Albrecht Hesse coordinated the work of the lawyers, as Bayerischer Rundfunk acted on behalf of all 14 IRT shareholders. IRT is based at Bayerischer Rundfunk’s studio in Munich-Freimann. Bayerischer Rundfunk had already taken on the role in the criminal proceedings against the patent attorney. The broadcaster told JUVE Patent that, at that time, “due to imminent danger, the utmost haste and absolute discretion were required”.

Sisvel also relies on its long-standing proven advisor, Hamburg law firm Scherenberg Legal & Licensing. The firm acts as an outsourced legal department for the group. Scherenberg Legal & Licensing is supported by a team from SZA, which advised Sisvel for the first time in the first instance proceedings in Mannheim. (Co-author: Mathieu Klos)

For Sisvel
SZA Schilling Zutt & Anschütz (Mannheim): Jochem Reichert (lead), Thomas Nägele, Marc Löbbe (Frankfurt); associates: Simon Apel, Dorothee Klement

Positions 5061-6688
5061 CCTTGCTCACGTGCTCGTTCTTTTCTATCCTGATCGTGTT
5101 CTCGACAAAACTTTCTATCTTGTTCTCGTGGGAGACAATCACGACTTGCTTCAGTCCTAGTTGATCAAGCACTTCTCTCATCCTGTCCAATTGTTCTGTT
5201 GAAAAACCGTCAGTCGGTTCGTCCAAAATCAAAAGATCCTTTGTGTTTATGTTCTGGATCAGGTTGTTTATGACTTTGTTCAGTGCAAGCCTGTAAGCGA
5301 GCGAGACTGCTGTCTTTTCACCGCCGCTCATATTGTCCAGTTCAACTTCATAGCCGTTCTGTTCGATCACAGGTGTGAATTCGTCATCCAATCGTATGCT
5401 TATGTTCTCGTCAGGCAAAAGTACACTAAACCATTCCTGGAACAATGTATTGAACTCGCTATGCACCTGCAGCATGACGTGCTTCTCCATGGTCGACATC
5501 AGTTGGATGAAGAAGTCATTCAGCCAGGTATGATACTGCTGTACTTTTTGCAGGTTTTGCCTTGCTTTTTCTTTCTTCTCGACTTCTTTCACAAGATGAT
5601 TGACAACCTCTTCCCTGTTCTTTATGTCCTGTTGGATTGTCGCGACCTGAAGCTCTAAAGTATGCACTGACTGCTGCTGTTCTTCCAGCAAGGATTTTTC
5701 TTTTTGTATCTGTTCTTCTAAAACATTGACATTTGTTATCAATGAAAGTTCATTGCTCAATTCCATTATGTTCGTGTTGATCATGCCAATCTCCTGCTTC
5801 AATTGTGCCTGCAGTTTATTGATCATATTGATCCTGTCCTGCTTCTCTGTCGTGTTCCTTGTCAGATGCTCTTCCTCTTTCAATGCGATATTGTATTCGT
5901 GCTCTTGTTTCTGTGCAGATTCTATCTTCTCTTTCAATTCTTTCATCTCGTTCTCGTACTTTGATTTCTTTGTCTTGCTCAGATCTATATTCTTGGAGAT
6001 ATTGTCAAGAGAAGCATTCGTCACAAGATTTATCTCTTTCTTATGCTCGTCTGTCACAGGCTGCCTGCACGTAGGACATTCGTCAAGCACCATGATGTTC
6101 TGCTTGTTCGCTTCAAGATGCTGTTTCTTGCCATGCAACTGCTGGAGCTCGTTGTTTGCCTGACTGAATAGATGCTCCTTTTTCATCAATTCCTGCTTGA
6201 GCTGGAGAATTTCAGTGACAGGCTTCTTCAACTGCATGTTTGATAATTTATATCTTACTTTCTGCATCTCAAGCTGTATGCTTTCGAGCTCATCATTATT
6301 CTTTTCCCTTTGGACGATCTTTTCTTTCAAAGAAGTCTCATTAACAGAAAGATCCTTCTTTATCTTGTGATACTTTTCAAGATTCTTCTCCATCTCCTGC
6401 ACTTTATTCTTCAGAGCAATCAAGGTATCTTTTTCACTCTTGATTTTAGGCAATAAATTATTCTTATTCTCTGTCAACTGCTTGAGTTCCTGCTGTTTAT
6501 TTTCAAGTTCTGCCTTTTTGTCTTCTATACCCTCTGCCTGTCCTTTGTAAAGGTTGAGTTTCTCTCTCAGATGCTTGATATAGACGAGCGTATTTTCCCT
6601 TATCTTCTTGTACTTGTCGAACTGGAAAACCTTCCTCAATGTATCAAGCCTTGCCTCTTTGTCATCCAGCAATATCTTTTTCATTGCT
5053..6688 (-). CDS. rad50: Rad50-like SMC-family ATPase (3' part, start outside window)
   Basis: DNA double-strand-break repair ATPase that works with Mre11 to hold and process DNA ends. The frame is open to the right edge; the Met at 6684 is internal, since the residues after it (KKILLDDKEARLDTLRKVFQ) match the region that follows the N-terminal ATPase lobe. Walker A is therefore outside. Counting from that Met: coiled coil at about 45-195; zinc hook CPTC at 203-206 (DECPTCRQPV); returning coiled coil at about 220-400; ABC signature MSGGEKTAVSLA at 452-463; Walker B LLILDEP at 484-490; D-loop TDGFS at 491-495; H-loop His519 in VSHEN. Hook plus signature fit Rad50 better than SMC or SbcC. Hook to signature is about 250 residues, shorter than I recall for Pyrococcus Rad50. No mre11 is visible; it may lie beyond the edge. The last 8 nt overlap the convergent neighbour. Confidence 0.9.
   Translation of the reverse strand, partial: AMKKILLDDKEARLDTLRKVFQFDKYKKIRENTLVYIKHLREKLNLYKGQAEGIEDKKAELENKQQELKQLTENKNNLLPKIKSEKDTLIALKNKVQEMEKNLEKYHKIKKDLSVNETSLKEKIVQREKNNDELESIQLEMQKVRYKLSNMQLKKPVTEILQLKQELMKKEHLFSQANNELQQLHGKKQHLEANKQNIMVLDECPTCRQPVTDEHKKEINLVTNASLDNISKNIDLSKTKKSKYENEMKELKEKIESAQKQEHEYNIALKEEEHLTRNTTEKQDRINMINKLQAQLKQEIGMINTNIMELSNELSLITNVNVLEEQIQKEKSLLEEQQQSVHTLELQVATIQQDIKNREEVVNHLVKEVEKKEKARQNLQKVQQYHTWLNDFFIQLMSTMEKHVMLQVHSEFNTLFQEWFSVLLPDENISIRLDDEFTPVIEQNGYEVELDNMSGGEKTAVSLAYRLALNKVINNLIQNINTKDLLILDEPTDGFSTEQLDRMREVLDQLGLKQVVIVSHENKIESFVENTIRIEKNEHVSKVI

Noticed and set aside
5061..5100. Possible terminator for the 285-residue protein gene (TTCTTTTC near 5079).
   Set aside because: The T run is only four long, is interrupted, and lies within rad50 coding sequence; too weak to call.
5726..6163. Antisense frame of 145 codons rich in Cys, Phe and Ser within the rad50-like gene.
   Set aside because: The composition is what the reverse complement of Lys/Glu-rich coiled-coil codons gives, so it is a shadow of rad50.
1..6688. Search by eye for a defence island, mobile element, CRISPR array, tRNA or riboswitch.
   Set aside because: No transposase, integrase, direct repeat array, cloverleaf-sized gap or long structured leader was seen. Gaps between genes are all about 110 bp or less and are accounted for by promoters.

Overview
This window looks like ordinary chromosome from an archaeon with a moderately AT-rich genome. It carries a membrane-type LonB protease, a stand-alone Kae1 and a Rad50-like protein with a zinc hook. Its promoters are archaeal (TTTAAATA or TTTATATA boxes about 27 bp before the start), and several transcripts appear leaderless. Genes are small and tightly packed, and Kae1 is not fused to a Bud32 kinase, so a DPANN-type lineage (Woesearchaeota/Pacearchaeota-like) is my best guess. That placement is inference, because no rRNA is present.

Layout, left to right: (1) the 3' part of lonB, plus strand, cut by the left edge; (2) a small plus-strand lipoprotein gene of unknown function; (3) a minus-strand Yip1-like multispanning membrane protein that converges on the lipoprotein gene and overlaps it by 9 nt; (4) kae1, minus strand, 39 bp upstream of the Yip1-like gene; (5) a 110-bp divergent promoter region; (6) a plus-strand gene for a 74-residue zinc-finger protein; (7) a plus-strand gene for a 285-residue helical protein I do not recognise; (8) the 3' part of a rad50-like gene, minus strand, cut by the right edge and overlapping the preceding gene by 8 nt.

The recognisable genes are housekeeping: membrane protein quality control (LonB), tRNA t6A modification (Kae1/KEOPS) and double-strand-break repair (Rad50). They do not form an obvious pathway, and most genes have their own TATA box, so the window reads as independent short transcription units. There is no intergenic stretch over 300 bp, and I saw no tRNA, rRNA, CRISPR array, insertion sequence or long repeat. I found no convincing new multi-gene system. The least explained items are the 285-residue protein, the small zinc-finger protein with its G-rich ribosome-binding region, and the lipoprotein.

Scherenberg Legal & Licensing (Hamburg): Oliver Scherenberg

Zirngibl (Munich): Jan Krekel, Konstantin Thress
In-house (Bayerischer Rundfunk; Munich): Albrecht Hesse (legal director)

Higher Regional Court Karlsruhe, 6th Senate
Andreas Voß (presiding judge)


Update 24.11.2022: In the appeal proceedings, the Higher Regional Court Karlsruhe dismissed IRT’s damages claim against Sisvel in November (case ID: 6 U 131/19). The court thus followed the decision of the first instance court in Mannheim. In total, IRT was claiming €276 million plus interest, which media reports estimate to be a further €40 million. The court did not allow an appeal.

JUVE Patent updated this article on 24.11.2022 to reflect the latest developments in the case between Sisvel and IRT in Germany.